Ask yourself, what do you consider a ‘masculine’ job? Most today might say a combination, if not all, of the following: policeman; fireman; builder; serviceman; business owner; financier; sportsman (notice any trends?). But how about these: nurse; artist; HR; fashion designer; teacher; carer; homemaker.
Why do we still consider some jobs more honourable, more ‘manly’, than others? How is it today that there is still a distinction, even if unsaid, about what occupations men should and shouldn’t do? This is a conversation we’ve been having as a society for too long- it’s exhausting – but the fact that these stereotypes prevail shows how necessary it is to still talk about.
Of course, it primarily comes down to people’s belief in gender roles. But let’s also make this clear now that the list of jobs as men ‘we shouldn’t do’ is by no means as dogmatic as that which affects women. Not to mention the fact that when doing jobs ‘we shouldn’t do’ we are not subjected to the kind sexual harassment that women are subjected to. However, there is still ‘a list’ for both of us and it is on this exact kind of ground where the study of masculinity and femininity find an intersection. It’s here where those of us that are (or consider ourselves to be) outside of hegemonic masculinity should find support and solace with feminism. It is at this juncture where you should ask your fellow man, “If you’re angry that your job is affected by gender roles, why aren’t you proudly declaring yourself a feminist too?”.
But aside from exploring this intersection, I admit to being entirely selfish in writing this, as I do so at a stage in my life when the idea of gendered occupations is rudely waving its arms in my face. I finished university a mere four months ago, yet already the pressure to be in the ‘right’ job as a man is overwhelming. One of my male friends is studying physiotherapy, something many would consider just about ‘OK’ for a man to do, but recently he has realised he isn’t cut out for it and nursing is where his heart lies. Cue questionable glances from fellow men. Me, I love the arts and always have, but being ‘arty’ is seen as neither manly nor practical. I recently mentioned to a friend’s father that I was happy doing a 9-5 job in the arts as ultimately this lifestyle allows me time to pursue my true passions in life: writing and photography. His interest was non-existent, because in said lifestyle I would have no money, or status, or the trophy-wife that apparently comes with these things. Because the given is that as men we should be trying to pursue money, sex, and social status. These are apparently the demarcations of virility.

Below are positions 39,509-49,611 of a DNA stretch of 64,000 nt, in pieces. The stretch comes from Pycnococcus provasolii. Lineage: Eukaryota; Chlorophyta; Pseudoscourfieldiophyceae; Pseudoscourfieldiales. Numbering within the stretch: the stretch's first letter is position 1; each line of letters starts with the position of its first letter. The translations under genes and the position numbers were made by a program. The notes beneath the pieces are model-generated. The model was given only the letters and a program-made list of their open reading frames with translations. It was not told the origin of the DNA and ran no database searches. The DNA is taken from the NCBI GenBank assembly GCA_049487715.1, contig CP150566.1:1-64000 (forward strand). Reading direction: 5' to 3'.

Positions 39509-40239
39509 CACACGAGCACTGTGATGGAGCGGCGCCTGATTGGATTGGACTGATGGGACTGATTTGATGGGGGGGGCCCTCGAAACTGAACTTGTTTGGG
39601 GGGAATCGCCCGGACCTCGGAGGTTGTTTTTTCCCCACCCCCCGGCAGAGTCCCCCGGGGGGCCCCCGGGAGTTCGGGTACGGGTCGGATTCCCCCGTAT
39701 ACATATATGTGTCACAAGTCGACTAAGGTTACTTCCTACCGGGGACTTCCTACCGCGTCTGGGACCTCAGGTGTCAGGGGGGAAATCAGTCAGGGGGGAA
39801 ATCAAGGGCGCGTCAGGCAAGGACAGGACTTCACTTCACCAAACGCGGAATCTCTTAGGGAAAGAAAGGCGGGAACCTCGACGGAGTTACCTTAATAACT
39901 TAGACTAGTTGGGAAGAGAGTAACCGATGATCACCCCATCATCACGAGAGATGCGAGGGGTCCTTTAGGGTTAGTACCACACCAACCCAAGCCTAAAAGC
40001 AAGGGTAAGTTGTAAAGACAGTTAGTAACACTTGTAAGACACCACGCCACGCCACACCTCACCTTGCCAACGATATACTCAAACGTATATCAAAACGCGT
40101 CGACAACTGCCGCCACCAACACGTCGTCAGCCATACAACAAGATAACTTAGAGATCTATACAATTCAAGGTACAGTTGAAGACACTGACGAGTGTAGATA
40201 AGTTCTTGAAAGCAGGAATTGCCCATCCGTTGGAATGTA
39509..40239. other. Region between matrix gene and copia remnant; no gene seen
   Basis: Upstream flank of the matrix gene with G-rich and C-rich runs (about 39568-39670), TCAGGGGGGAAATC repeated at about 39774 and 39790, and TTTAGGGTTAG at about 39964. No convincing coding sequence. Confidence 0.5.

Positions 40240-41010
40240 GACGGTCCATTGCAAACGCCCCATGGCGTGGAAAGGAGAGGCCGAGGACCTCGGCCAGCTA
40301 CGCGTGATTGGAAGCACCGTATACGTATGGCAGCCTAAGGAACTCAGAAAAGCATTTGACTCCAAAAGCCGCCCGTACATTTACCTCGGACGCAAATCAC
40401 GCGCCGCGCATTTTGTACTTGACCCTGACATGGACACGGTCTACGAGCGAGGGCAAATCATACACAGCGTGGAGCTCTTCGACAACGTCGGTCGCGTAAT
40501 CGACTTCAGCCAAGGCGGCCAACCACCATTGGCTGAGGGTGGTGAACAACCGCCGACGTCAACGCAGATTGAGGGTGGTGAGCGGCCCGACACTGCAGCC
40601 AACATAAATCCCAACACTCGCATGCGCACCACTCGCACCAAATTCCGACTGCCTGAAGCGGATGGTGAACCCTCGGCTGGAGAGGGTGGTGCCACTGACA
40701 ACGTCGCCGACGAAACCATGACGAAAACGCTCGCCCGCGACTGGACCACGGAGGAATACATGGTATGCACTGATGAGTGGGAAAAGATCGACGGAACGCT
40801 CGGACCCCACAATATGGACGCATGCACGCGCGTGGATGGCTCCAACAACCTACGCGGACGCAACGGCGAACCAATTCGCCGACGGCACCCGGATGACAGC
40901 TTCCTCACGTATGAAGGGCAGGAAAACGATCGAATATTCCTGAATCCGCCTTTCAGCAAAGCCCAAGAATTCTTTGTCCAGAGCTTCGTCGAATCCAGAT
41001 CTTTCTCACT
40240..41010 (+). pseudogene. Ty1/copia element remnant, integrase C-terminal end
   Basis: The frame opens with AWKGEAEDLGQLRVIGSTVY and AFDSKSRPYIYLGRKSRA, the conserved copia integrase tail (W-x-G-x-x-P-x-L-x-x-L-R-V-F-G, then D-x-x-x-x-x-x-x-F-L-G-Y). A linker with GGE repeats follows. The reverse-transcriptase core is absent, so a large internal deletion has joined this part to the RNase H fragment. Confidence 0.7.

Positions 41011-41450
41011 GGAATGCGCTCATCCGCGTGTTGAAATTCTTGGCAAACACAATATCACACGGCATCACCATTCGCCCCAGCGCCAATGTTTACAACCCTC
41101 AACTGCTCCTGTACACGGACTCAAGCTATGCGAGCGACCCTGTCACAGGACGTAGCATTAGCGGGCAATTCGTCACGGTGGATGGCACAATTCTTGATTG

Solution? Of course there’s nothing hard and fast. I write this more as show of solidarity for all those men and women who are still to this day affected by our society’s obsession with gendered occupations. The only thing we can really do is to continually question these people who hold such archaic views and keep attempting to insert ourselves into those positions that make them feel so uncomfortable- and to do so proudly.
by Rohan Rice.